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I appreciate all the advice but I've already ordered the parts and mostly assembled the fixture so it's a little hard to make changes. I'll try to provide some more info to explain my rationale for the LED selections I've made.

The tank is only ~17" deep but it's going to be set up as a riparium so the light is going to be suspended a good 24-30" above the tank. That's why I'm going with the 60 degree optics. Only the white LEDs have optics, the colored ones do not.

I actually picked the combo of deep red, deep blue and turquoise to match the combo of LEDs in the OCW. I was initially going to order OCWs but they were out of stock at the time so I decided to just go ahead and order the OCW components separately.

It looks to me like the 660 deep red should hit upper absorption peak of chlorophyll A quite well, and the 475nm deep blue will hit the lower absorption peak of chlorophyll B.



I realize that the 495nm turquoise isn't doing much for photosynthesis but I included those to try to balance out the overall color to white like the OCW supposedly does.

Regarding the low Vf for the red channel, is this really a problem (besides not using that Meanwell LDD to its full capacity)? I was under the impression that there is no lower Vf limit when using the meanwells or am I mistaken? Am I going to damage anything by having too few LEDs on that string?
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Old 09-05-2013, 05:11 PM   #7
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Here are some updates on the build.

For those of you who followed my stand build, you might know that I designed it with shoji style doors. I decided to make the housing in the style of a shoji lantern to match the theme of the stand.

Most of the frame is 1x2 poplar:



I made a lattice using 1/4" square dowel rods and made little notches so that they could interlock with cross-lap joints.



Here an assembled panel showing the inset dowels:



And here's the completed housing finished with two coats of dark brown paint and shoji paper

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Old 09-05-2013, 05:18 PM   #8
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The problem with getting the OCW colors in separate emitters is that unless you put them right next to each other in a triangle configuration you will not see the white light. Even putting them that close together will not guarantee them mixing.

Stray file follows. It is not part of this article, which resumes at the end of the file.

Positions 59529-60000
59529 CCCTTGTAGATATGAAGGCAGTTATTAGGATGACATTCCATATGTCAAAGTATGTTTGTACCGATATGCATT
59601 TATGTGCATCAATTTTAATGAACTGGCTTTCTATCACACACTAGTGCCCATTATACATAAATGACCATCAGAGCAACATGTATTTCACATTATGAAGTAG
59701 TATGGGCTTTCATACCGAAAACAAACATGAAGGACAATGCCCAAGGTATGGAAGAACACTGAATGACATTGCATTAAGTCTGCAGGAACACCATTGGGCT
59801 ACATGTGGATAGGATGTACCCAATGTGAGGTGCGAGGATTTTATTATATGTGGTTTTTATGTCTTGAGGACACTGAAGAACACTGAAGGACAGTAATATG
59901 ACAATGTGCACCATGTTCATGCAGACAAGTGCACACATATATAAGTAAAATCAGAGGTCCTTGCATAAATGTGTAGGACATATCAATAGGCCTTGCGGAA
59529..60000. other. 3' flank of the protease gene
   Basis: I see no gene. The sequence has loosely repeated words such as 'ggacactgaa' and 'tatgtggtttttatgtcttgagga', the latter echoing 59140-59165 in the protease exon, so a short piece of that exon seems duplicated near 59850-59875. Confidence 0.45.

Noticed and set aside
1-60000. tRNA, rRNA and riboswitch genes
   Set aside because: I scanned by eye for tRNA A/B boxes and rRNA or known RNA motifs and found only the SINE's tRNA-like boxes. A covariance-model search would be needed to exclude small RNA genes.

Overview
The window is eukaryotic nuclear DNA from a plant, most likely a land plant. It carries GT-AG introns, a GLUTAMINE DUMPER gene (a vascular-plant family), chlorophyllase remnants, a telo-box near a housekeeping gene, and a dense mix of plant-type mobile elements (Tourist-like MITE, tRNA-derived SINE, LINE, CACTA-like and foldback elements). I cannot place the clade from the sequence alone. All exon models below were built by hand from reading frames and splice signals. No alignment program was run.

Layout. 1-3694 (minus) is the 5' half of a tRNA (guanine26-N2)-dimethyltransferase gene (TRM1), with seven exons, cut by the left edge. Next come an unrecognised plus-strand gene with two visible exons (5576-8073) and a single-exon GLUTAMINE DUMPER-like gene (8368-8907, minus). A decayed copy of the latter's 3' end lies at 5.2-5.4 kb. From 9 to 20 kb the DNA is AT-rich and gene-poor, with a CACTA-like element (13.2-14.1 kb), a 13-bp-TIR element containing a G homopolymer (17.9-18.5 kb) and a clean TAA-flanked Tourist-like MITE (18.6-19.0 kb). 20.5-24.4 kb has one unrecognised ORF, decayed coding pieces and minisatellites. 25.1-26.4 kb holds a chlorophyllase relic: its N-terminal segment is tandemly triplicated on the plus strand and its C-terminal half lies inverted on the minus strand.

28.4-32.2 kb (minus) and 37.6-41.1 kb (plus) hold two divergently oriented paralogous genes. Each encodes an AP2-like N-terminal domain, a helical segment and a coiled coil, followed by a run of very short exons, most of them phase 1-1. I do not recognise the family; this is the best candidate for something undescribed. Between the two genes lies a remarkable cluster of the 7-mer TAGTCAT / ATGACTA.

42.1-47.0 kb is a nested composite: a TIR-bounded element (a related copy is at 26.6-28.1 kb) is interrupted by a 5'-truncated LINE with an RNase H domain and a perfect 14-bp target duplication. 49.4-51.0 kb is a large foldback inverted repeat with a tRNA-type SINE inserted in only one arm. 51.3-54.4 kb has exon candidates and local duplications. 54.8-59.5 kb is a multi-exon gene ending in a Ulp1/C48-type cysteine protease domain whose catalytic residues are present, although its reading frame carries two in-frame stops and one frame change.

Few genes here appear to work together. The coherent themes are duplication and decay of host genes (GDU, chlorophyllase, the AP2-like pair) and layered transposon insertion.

The absorption peak for chloro b is more around 450nm than 475.

Also the problem will be penetration when hanging that high. Because the whites will have optics at the bottom of the tank you will see a focused beam of white with less color blending. I made the same mistake when I made my cannons and now I just have no optics but still manage to get over 100 PAR 2ft from the top.
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Old 09-05-2013, 05:19 PM   #9
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Instead of using a traditional heat sink I decided to just use some high quality 1" x 1/2" aluminum C-channel. This was much cheaper and lighter than a heat sink, and from my research it should be fine given my relative low density of LEDs in this build and the open nature of the housing.

I drilled two holes in each of the channels to attach them to the wooden fixture and then polished them up with some steel wool and removed any traces of grease and dirt by cleaning with acetone and 100% ethanol.



Here are all my supplies from my LEDGroupBuy order:



Here's the awesome little driver socket/controller combo from O2Surplus



and the other side with my Meanwell drivers plugged in

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Old 09-05-2013, 05:26 PM   #10
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Quote:
Originally Posted by gus6464 View Post
The problem with getting the OCW colors in separate emitters is that unless you put them right next to each other in a triangle configuration you will not see the white light. Even putting them that close together will not guarantee them mixing.
Bummer. I was hoping that clustering the colored LEDs close together would approximate the blending of the OCW but I guess I may have been wrong. If it looks terrible I might just not run the colored LEDs or order some OCWs to replace them.

Here's how I have the LEDs assembled. I have no experience with soldering, drilling or tapping, so I decided to go with the solderless LEDs and attached them to the aluminum channels with arctic alumina thermal epoxy.



I mounted them in a staggered configuration to try and maximize the spread and blending of the different colored LEDs.

1. Warm white LEDs
2. Cool white LEDs
3. Clustered colored LEDs
4. Warm white LEDs
5. Cool white LEDs

I wasn't as precise as I could have been when mounting the LEDs and the lack of symmetry in the layout is bothering me a little but hopefully it won't be that noticeable when the whole thing is on and running.